The office of the President has been ordered to pay back the money it inappropriately diverted from the national disaster relief fund and used to form the Directorate of Intelligence Services back in 2008.
The Public Accounts Committee (PAC) warned the O.P on Thursday this week that if it does not put the money back into the fund, the matter would never die away and it would keep cropping up before the committee until the debt is settled.
“You don’t just decide to ignore the resolutions of Parliament. How are you going to balance the books? You have deliberately ignored the matter hoping it will die away?” MP Moyo Guma accused the O.P.
In 2008, the O.P transferred over P12 Million from the national disaster relief fund to form the secret intelligence service just before President Seretse Khama Ian Khama was inaugurated as the country’s fourth President. The order to divert the money came through a cabinet memo and the officers had no choice but to oblige to the instruction.
The Office of the President then argued that the fund was the only available source of funding at the time but Parliament insisted that the decision was inappropriate. Although the Parliament had in a number of occasions ordered the O.P to correct the anomaly, to date the debt remains outstanding and the PAC expressed its disappointment on Thursday this week when the O.P appeared before it with nothing noted on the subject matter.
The accounting officer has therefore promised to make a resubmission on the issue.
The national disaster relief fund was established in 1996 to provide financial assistance to natural disaster victims through reconstruction and repairs to their shelters, rehabilitation of transport infrastructure and such other disaster related relief.
However the O.P had in the past been accused by the same committee for abusing the Fund when it paid disaster victims 18 years after the disaster struck. In the last sitting, the Auditor General could not find logic in the payout of P92 500 as relief compensation to residents of Makabanyane and Thotayamorula in Molepolole area for a disaster that happened way back in 1994. The victims were allegedly paid at the rate of P2500 per person.
“While the occurrence of the disaster at that time may not be in doubt, it is disheartening to note that relief measure to assist victims in distress from the impact of a disaster could be so delayed by as much as 18 years, that those compensation payments no longer relate to the ravages of the disaster,” the Auditor General revealed.
On Thursday, the O.P was further asked to account for the monies transferred from other government Ministries to its account for e-governance coordination services which it said it was not aware of.
The O.P is given an annual vote of P1.5 Million to coordinate e-governance. When it appeared before the PAC this week, it was not ready with information on the subject.
Botswana Police Service (BPS) has indicated concern about the ongoing trend where the general public falls victim to criminals purporting to be police officers.
According to BPS Assistant Commissioner, Dipheko Motube, the criminals target individuals at shopping malls and Automated Teller Machines (ATMs) where upon approaching the unsuspecting individual the criminals would pretend to have picked a substantial amount of money and they would make a proposal to the victims that the money is counted and shared in an isolated place.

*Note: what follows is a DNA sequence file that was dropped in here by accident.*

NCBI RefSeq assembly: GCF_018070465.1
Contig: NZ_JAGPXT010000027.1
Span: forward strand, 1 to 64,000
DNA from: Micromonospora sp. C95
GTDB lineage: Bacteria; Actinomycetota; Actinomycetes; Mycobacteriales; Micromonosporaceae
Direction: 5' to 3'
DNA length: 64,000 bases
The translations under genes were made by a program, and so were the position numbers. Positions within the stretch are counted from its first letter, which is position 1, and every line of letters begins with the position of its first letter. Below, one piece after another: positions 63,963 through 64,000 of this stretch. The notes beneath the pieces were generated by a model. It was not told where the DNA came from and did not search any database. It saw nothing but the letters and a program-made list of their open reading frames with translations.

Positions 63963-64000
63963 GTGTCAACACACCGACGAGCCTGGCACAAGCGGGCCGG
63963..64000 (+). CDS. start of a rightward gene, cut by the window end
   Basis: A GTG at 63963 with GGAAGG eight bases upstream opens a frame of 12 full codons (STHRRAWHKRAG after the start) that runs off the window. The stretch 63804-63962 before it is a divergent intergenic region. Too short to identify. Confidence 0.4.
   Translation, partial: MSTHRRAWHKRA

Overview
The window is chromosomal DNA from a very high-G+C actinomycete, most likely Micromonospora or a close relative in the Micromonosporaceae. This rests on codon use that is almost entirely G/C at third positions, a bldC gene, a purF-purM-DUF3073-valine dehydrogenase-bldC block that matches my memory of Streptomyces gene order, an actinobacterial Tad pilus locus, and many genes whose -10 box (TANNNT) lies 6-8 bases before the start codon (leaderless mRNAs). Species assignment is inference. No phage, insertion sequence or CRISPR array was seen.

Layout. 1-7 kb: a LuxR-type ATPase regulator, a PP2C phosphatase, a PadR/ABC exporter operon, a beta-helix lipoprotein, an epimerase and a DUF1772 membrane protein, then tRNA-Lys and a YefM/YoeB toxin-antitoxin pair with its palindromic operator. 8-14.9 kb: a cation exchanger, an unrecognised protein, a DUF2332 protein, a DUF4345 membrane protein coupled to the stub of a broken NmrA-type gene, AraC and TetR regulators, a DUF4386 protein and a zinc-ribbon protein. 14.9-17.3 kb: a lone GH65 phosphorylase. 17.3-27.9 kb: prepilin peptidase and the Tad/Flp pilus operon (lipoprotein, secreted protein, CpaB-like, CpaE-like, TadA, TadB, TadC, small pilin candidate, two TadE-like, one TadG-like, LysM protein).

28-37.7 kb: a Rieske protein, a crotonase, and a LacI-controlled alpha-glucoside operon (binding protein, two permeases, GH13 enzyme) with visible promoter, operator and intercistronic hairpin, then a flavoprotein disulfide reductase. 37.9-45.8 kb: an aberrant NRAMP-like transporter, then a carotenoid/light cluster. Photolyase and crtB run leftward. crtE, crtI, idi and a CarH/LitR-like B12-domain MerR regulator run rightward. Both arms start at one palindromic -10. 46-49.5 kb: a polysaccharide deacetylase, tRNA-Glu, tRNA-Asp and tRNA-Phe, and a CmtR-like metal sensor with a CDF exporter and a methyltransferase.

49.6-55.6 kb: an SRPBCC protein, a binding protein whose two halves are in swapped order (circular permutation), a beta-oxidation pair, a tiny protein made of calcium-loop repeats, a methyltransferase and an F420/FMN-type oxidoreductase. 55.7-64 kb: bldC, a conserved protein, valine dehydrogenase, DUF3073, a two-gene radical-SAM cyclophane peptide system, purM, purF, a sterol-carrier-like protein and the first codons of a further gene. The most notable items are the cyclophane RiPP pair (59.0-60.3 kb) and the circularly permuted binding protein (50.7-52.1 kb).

“On the way, as they stop at the isolated place, they would start to count and sharing of the money, a criminal syndicate claiming to be Criminal Investigation Department (CID) officer investigating a case of stolen money will approach them,” said Motube in a statement.
The Commissioner indicated that the fake police officers would instruct the victims to hand over all the cash they have in their possession, including bank cards and Personal Identification Number (PIN), the perpetrators would then proceed to withdraw money from the victim’s bank account.
Motube also revealed that they are also investigating a case in which a 69 year old Motswana woman from Molepolole- who is a victim of the scam- lost over P62 000 last week Friday to the said perpetrators.
“The Criminal syndicate introduced themselves as CID officers investigating a case of robbery where a man accompanying the woman was the suspect.’’
They subsequently went to the woman’s place and took cash amounting to over P12 000 and further swindled amount of P50 000 from the woman’s bank account under the pretext of the further investigations.
In addition, Motube said they are currently investigating the matter and therefore warned the public to be vigilant of such characters and further reminds the public that no police officer would ask for bank cards and PINs during the investigations.
Botswana Congress Party (BCP) leadership walked out of Umbrella for Democratic Change (UDC) National Executive Committee (NEC) meeting this week on account of being targeted by other cooperating partners.
UDC meet for the first time since 2020 after previous futile attempts, but the meeting turned into a circus after other members of the executive pushed for BCP to explain its role in media statements that disparate either UDC and/or contracting parties.
The Director General of the Directorate on Corruption and Economic Crimes (DCEC), Tymon Katlholo’s spirited fight against the contentious transfers of his management team has forced the Office of the President to rescind the controversial decision. However, some insiders suggest that the reversal of the transfers may have left some interested parties with bruised egos and nursing red wounds.
The transfers were seen by observers as a badly calculated move to emasculate the DCEC which is seen as defiant against certain objectionable objectives by certain law enforcement agencies – who are proven decisionists with very little regard for the law and principle.